When Steve Jobs introduced the iPhone in 2007, he proclaimed that this was “the Internet in your pocket,” and a transformational step for the growth of online publishing. I don’t recall his desiring to be a 21st century railroad baron. The decapitation of the IDFA threatens the viability of the open mobile web while imperiling the very ecosystem that made Apple’s devices so magical in the first place. Is this really the future Jobs envisioned in 2007?
I’m a longtime fan, customer, and shareholder of Apple. I admire Tim Cook and the company’s ethos. But we have to call this out for what it is. If Apple simply wants to offer more privacy protection, there are less subversive ways to do it. Intentional or not, Apple is using privacy as an excuse to stifle competition and harm consumers for its own benefit.
What else can we expect?
For starters, Google is likely to follow suit—quickly. Once Apple has transitioned apps to fee-generating subscription models, Google will be right behind it, with 2.8 million apps in the Google Play store.
We can also expect more lawsuits. Following Epic Games’ lawsuit against Apple, Google, and Samsung, more and more apps will file suit for anti-competitive practices.
Lastly, the government will have to intervene. While the FTC and DOJ have been very accommodating to date, the domino effect will require a federal response. For reference, the FTC prohibits conduct by a single firm that unreasonably restrains competition by creating or maintaining monopoly power. Specific examples might include:
Exclusive supply or purchase agreements:
IPhone/iPad app distribution and/or downloading can only occur via the App store. Violate terms and find yourself persona non grata across 800 million devices.
Prohibiting mobile commerce outside the App ecosystem in which publishers must share revenue with Apple.
Lack of alternatives:
If you want to reach iPhones, you must pass through the App store. It’s the same for consumers seeking Apps.
Is 30% reasonable? Go ask Fortnite.
Stay of execution
Last week, Apple announced it will postpone implementation of the anti-tracking feature until early 2021. It cited the fact that ad-supported developers and publishers were not yet prepared (quite the understatement). While this stay is helpful, it only delays the inevitable—unless we act.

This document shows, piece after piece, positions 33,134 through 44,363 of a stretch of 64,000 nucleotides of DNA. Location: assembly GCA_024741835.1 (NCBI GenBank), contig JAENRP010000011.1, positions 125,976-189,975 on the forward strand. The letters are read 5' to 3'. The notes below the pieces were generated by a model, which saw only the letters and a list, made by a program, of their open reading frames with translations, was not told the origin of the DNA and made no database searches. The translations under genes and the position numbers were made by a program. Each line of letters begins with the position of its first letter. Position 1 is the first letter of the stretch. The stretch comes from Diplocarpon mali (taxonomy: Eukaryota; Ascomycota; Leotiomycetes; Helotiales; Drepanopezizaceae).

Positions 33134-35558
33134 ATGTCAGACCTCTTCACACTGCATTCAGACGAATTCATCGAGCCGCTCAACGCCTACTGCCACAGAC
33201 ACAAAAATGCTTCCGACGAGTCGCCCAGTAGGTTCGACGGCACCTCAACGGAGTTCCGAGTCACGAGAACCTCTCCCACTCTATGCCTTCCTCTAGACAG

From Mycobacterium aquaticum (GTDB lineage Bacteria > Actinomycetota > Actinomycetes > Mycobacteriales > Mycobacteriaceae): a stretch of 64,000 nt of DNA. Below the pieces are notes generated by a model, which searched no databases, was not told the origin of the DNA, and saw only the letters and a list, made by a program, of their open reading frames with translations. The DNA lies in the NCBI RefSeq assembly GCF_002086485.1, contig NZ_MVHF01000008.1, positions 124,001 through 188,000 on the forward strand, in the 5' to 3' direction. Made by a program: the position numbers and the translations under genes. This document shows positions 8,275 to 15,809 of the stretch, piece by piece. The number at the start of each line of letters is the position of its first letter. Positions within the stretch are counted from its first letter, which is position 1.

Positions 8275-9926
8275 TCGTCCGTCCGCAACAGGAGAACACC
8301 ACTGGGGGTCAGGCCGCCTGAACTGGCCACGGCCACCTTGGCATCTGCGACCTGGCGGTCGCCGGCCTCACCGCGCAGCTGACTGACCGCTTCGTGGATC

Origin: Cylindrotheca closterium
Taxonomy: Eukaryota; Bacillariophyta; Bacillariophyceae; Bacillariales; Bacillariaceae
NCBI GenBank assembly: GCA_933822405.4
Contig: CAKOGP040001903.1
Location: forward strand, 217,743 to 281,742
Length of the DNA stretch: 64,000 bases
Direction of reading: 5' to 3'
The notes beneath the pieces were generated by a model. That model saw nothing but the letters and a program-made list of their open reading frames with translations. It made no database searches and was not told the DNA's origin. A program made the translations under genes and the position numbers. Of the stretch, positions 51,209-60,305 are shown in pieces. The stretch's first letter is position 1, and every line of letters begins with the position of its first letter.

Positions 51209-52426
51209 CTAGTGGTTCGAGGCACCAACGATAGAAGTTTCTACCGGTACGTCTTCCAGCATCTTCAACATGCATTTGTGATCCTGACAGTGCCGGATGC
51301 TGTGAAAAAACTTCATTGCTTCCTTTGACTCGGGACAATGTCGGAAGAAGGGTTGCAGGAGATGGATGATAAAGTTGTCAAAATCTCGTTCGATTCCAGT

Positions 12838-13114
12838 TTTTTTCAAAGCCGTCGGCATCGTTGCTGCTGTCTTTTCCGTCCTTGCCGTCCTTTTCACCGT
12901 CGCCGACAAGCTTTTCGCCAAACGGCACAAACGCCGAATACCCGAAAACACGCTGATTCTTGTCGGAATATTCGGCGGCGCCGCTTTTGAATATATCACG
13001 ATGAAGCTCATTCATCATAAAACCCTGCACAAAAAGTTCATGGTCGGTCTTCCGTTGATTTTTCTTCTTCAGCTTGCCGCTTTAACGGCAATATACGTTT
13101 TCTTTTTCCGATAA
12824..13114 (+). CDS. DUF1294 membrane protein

Call to action
Now more than ever, the advertising, publishing, and developer communities must start working together on two critical fronts:
1. Communicate the exchange of value when we consume free ad-supported content.
Each time I visit a page or open an app, I should be informed that anonymous tracking enables the publisher to generate ad revenue to provide free content. By allowing the site to track me, I’m supporting their business. If I choose not to opt-in for tracking by (pick a date), I will have to subscribe to view the content. I should then be directed to a page that clearly and succinctly states what data is being tracked (e.g. anonymous or personal) and how it will and will not be used. Explain the tradeoffs and allow me to make an informed decision. It’s common sense.
2. Lobby Apple to change the language in its opt-in/opt-out prompt.
As currently written, users are going to opt-out of tracking in droves. But what if it read something like this, instead?
"This app relies on an anonymous identifier to provide relevant advertising that supports free content. You may opt-out now or in the future. Learn more: visit PalAbout/Privacy."
I believe Apple should prioritize helping users make informed decisions rather than scaring them down the path to paid content.
I’m hopeful that Apple will act in good faith and work with the industry to balance privacy with the interests of consumers, publishers, and advertisers. But it will not happen on its own. As they say, speak now or forever hold your peace. Because once this occurs, the damage will be hard to undo.
By Steve Latham, Global Head of Analytics
Originally published by Venture Beat